A new study for Parenting by Roper Starch Worldwide challenges the concept that price is more important than quality.
"Parenting leaders see the value equation from the standpoint of not only price, but what you are getting for the price," said Barbara Caplan, senior VP for Roper.
Parenting leaders are those parents who have at least one child 12 or under and who are most socially and politically active in their communities. These leaders are the "trend setters" and are "ahead of the curve in many ways," said Ms. Caplan.
For this study, Roper conducted 632 face-to-face interviews from August 1994 to April 1995 and found the parenting leaders make up 23% of all parents and 12 million adults.
This group is most concerned about the future and how it will affect their kids. Most adults seek out this group to get advice about issues like child rearing, politics and purchase decisions like buying a car or computer.
"These parents are committed to making sure their children have a future in a world that really is a troubled one," said Ms. Caplan. "There is a nagging uncertainty about the future, and these are the people that are most concerned."
Parenting leaders have tremendous influence over others. Fifty-nine percent were asked by other parents how to handle small children, 51% were asked opinions about restaurants, 45% gave cooking advice and 43% shared opinions about health problems.
Compared with the rest of parents, this influential group believes in paying top dollar for quality brands. With big ticket items, these people feel some makes are different or better and worth paying for. Items like washing machines, cars, refrigerators and personal computers belong to that list.
The same is true with package goods with products like toothpaste, ice cream, canned soup, skin lotion and bathroom cleaner.
Unlike others, parenting leaders are less satisfied with many products that target children. Those products include: fruit beverages, clothes, breakfast cereals, toys and snack foods. However, they are satisfied with books and sports equipment.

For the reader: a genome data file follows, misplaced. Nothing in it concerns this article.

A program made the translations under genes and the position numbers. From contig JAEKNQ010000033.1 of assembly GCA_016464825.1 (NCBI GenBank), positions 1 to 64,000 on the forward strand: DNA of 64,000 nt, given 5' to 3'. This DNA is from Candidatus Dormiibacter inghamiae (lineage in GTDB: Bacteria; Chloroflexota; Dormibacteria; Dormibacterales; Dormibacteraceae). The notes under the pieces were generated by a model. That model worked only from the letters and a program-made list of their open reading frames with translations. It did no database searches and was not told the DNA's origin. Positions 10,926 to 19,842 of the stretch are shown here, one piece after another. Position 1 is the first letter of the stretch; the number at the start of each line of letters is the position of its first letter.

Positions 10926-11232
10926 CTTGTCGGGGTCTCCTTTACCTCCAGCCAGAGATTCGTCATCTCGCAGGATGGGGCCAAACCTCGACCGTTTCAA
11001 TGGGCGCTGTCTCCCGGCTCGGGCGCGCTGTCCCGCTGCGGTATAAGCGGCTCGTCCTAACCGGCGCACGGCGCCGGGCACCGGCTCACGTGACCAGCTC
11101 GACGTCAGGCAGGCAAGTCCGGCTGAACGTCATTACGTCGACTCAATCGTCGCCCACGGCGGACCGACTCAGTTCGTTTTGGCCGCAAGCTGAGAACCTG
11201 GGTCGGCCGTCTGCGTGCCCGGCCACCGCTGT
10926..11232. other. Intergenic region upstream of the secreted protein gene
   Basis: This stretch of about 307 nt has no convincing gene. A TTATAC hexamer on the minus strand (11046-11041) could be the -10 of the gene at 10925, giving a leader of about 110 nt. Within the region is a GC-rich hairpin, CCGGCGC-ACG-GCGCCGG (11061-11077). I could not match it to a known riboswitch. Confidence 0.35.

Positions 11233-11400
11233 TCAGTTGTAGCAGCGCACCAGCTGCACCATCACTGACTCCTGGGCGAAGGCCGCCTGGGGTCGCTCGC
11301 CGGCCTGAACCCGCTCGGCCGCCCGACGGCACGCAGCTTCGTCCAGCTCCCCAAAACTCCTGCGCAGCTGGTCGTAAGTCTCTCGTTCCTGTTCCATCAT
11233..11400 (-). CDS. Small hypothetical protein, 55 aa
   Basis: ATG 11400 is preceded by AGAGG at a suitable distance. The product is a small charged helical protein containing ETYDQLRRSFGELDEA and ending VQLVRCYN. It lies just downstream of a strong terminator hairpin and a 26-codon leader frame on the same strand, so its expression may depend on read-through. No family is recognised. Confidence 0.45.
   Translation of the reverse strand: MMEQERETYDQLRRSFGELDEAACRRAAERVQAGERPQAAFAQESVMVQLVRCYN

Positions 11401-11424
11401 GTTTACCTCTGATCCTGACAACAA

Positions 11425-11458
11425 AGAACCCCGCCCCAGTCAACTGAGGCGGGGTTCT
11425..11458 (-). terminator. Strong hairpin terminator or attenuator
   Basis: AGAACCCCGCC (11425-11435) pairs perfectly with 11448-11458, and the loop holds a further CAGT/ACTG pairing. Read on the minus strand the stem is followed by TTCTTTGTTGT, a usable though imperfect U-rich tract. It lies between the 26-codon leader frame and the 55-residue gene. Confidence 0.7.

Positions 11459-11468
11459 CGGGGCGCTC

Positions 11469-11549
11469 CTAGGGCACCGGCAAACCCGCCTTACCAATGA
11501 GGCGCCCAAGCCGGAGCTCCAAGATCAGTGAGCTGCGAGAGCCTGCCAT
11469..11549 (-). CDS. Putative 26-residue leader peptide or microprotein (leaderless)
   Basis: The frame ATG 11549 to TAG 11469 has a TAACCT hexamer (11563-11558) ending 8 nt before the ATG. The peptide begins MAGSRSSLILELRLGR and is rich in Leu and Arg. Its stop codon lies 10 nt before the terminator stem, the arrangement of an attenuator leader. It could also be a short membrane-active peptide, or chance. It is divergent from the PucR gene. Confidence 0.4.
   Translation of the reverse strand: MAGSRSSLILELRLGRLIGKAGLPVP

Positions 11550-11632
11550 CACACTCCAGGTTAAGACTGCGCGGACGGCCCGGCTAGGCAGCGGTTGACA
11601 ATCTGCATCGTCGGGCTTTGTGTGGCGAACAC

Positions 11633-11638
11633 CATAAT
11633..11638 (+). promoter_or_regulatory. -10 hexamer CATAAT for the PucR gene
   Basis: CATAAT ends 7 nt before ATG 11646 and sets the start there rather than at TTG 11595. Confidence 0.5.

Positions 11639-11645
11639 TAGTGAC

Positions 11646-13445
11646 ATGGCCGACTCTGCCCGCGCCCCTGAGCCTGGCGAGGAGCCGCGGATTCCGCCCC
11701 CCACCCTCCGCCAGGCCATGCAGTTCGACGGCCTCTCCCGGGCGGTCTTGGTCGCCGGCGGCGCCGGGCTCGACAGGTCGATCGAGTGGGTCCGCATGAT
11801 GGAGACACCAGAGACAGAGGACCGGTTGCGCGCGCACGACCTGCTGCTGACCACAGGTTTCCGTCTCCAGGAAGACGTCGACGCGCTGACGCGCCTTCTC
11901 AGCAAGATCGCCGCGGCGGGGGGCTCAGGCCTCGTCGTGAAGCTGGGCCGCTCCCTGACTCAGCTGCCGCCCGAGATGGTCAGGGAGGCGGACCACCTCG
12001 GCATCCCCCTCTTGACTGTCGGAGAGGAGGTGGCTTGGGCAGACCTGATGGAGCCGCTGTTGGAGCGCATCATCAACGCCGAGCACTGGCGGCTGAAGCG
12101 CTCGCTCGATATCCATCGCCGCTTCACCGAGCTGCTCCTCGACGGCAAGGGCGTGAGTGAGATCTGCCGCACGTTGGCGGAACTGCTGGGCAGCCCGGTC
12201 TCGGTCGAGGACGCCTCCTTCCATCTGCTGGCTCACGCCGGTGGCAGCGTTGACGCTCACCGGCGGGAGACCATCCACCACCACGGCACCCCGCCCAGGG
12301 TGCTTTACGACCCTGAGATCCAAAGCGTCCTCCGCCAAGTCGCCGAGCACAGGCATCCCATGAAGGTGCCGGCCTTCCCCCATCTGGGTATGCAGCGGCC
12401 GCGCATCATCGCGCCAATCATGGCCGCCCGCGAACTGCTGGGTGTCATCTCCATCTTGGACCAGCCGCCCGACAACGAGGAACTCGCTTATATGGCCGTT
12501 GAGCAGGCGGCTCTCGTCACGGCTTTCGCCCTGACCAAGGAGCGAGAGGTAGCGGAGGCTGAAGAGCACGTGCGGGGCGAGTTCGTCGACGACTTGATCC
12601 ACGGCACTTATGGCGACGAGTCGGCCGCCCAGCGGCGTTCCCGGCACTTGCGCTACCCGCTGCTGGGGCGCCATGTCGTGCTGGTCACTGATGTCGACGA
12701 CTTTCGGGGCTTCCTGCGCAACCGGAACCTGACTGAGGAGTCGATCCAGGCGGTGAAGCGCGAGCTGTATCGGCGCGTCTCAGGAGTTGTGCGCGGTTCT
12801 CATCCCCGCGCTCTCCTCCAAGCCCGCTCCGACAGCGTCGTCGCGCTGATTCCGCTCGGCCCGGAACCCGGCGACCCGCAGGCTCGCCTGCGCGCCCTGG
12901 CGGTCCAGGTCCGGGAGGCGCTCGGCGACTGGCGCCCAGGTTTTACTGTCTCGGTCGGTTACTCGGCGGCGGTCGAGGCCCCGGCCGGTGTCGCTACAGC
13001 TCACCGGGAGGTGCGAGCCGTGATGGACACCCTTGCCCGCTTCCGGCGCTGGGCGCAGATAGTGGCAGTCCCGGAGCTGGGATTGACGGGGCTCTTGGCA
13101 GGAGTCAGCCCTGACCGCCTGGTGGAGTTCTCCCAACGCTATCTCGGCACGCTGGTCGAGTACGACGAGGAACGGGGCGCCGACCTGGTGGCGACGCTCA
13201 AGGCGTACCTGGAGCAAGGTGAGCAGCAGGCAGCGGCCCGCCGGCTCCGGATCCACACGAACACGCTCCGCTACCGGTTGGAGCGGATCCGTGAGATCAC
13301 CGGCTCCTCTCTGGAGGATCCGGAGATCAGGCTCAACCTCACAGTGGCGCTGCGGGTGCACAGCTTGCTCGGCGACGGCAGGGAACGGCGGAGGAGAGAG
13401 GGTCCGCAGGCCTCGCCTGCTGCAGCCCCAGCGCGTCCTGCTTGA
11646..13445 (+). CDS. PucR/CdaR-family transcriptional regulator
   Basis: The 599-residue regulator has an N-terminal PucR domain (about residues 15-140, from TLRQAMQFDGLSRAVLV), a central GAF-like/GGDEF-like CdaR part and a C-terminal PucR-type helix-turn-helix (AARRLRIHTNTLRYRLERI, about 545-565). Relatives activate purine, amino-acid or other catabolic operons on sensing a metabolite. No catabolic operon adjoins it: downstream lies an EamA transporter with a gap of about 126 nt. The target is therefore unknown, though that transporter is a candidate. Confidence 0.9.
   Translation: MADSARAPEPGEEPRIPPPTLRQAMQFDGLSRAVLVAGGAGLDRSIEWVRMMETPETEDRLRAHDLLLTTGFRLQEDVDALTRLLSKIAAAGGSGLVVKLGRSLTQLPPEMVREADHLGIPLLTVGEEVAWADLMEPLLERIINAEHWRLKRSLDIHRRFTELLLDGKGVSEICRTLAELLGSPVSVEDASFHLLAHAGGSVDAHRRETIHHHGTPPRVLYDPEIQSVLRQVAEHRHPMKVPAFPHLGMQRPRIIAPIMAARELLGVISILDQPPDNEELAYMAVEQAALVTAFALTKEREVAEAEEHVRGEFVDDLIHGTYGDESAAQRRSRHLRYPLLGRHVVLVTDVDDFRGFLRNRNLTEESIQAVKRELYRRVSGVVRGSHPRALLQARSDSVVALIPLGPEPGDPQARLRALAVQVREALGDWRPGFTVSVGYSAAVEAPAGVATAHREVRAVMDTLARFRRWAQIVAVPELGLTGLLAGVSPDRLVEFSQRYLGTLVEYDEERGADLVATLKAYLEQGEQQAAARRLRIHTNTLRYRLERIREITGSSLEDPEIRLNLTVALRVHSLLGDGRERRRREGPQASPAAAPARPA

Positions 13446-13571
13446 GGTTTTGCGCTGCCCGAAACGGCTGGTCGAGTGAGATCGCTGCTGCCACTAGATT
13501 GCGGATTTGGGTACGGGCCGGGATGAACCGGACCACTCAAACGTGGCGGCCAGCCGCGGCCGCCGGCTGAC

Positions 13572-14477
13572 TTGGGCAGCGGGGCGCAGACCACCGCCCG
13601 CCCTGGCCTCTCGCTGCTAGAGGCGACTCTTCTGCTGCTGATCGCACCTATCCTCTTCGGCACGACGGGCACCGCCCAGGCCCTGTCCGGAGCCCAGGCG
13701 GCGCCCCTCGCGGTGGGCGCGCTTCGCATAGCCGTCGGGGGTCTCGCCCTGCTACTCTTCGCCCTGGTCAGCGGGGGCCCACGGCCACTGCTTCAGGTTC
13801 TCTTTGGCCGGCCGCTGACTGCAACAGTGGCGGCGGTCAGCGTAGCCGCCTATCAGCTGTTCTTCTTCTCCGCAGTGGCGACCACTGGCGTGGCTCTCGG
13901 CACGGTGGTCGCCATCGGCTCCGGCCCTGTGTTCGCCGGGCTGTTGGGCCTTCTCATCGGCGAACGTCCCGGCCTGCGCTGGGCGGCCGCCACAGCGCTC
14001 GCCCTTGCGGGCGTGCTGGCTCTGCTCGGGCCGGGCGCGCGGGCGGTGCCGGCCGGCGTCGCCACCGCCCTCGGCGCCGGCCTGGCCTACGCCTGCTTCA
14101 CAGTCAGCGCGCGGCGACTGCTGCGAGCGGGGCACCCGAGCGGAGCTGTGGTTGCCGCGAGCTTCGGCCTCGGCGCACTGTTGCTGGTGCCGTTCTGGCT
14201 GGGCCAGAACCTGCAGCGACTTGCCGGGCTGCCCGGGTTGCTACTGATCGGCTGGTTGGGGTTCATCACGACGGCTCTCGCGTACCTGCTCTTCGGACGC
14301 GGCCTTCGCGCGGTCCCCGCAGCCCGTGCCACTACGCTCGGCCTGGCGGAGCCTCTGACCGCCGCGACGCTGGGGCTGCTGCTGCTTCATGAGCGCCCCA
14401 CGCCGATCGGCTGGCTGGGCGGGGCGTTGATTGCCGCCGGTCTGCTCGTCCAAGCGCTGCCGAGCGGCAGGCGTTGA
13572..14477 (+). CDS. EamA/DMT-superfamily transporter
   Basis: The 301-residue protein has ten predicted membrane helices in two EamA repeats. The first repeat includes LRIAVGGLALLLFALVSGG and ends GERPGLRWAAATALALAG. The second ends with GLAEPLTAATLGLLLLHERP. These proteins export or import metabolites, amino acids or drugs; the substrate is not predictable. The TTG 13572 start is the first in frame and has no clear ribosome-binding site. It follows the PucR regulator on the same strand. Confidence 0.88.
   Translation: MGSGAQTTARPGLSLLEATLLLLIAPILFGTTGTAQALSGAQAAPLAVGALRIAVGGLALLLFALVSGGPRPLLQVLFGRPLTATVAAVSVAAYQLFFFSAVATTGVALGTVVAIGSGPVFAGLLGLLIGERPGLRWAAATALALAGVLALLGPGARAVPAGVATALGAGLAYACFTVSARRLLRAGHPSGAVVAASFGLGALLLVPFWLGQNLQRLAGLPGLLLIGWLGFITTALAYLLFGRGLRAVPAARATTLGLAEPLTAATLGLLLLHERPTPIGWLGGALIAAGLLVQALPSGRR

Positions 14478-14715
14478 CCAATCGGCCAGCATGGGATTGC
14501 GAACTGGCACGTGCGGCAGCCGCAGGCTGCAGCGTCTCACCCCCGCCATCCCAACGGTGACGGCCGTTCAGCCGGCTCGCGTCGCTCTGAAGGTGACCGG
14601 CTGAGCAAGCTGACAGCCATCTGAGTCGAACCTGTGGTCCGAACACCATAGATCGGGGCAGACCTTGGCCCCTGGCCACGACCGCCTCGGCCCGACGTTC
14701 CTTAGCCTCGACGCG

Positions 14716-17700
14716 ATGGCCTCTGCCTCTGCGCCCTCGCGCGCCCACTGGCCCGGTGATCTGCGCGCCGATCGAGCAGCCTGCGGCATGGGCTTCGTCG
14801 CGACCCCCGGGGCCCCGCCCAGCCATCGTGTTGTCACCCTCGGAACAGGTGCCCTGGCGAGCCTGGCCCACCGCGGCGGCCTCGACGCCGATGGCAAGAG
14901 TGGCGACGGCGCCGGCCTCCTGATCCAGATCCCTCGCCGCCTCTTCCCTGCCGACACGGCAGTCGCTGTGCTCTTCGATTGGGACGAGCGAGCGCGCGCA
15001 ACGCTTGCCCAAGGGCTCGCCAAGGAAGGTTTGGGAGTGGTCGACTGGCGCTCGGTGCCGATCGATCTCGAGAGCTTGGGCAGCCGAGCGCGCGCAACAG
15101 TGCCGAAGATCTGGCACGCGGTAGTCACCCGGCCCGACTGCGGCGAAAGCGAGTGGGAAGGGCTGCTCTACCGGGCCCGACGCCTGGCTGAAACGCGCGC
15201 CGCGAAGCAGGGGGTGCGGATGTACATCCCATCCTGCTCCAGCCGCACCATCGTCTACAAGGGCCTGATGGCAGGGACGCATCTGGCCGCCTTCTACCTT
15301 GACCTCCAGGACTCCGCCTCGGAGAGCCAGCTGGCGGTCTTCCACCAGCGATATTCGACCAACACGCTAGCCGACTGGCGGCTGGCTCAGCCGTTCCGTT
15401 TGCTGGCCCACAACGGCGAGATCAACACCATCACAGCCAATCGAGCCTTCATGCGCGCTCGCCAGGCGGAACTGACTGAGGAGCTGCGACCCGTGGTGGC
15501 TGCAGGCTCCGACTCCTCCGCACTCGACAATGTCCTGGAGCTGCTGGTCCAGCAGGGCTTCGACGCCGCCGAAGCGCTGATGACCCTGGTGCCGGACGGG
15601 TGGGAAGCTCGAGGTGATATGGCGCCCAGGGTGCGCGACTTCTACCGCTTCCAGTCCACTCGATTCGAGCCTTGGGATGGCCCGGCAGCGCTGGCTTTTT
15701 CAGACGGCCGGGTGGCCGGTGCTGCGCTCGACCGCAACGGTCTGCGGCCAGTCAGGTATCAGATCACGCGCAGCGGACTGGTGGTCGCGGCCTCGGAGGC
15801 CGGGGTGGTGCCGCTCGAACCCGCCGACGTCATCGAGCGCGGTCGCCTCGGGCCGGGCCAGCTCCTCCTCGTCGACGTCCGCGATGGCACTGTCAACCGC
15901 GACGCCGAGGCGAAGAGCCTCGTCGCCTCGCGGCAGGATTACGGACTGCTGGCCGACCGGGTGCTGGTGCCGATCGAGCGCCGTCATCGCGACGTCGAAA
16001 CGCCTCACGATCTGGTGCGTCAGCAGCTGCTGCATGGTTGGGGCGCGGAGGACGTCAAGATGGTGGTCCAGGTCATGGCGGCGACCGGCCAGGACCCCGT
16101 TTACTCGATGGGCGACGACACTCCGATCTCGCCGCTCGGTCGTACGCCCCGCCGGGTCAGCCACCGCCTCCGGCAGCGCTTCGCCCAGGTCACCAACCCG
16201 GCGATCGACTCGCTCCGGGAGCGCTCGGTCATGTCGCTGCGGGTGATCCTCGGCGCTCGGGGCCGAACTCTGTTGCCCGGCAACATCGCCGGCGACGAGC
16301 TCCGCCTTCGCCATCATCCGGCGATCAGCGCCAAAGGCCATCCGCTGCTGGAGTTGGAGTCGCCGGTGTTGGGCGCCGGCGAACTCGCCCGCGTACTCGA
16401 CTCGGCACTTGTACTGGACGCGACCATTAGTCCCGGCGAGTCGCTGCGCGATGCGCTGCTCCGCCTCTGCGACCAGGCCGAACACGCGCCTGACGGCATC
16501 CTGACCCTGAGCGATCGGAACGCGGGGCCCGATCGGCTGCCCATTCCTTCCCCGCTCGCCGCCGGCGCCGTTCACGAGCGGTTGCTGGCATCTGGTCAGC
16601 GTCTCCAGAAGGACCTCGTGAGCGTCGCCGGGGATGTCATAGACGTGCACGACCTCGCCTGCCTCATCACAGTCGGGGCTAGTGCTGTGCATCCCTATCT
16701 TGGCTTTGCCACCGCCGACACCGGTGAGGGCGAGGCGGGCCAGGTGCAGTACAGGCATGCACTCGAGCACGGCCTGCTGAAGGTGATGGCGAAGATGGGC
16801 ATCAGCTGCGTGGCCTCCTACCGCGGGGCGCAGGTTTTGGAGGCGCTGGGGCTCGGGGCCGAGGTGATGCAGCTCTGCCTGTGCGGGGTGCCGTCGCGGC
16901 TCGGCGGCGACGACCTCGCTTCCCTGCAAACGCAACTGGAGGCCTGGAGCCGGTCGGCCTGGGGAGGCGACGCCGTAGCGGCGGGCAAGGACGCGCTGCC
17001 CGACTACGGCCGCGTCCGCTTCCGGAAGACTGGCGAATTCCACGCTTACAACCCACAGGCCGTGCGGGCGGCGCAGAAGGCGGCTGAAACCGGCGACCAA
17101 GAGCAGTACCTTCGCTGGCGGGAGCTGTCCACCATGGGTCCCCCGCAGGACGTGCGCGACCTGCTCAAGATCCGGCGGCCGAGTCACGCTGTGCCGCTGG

Parenting leaders were among the first parents to try new products and brands. By 1986, they were the first owners of microwave ovens (59% vs. 49% of other parents), VCRs (58% vs. 41%), food processors (42% vs. 26%) and home computers (30% vs. 14%).
"These influentials were early adaptors of products and even habits such as environmental conservation or recycling," said Ms. Caplan.
This group is more willing to pay for quality even though they are not the most affluent parents, with some having incomes under $40,000. (The average household income for the parenting leaders was $44,000.) And any attempt by marketers to try to create a status position for their products should be avoided.
"Target parents on the basis of their caring and concern about the future rather than empty promises," said Ms. Caplan. "Consumers used to aspire to a brand; now the brand has to aspire to the consumer."
Parenting leaders take a very moderate view of advertising as opposed to all other parents.
This group is less likely to view ads and commercials as "completely honest" or "basically honest even though they exaggerate some," with 28% agreeing with the statement as opposed to 37% of all other parents.
But this group of influentials doesn't believe that advertising is totally dishonest either with only 8% accepting that as true while 19% of other parents believed the statement.
Rather, 63% of parenting leaders chose to describe advertising as "technically honest or accurate, but deceptive or misleading in the impression they create." Only 38% of other parents took that same stance.
Finally, influential parents find ads in newspapers, magazines and on the radio more useful and informative than TV advertising.
"For this group, advertising has to inform," said Ms. Caplan. She pointed out that advertisers must grab the attention of this group because they are influencing and giving advice to many purchasers.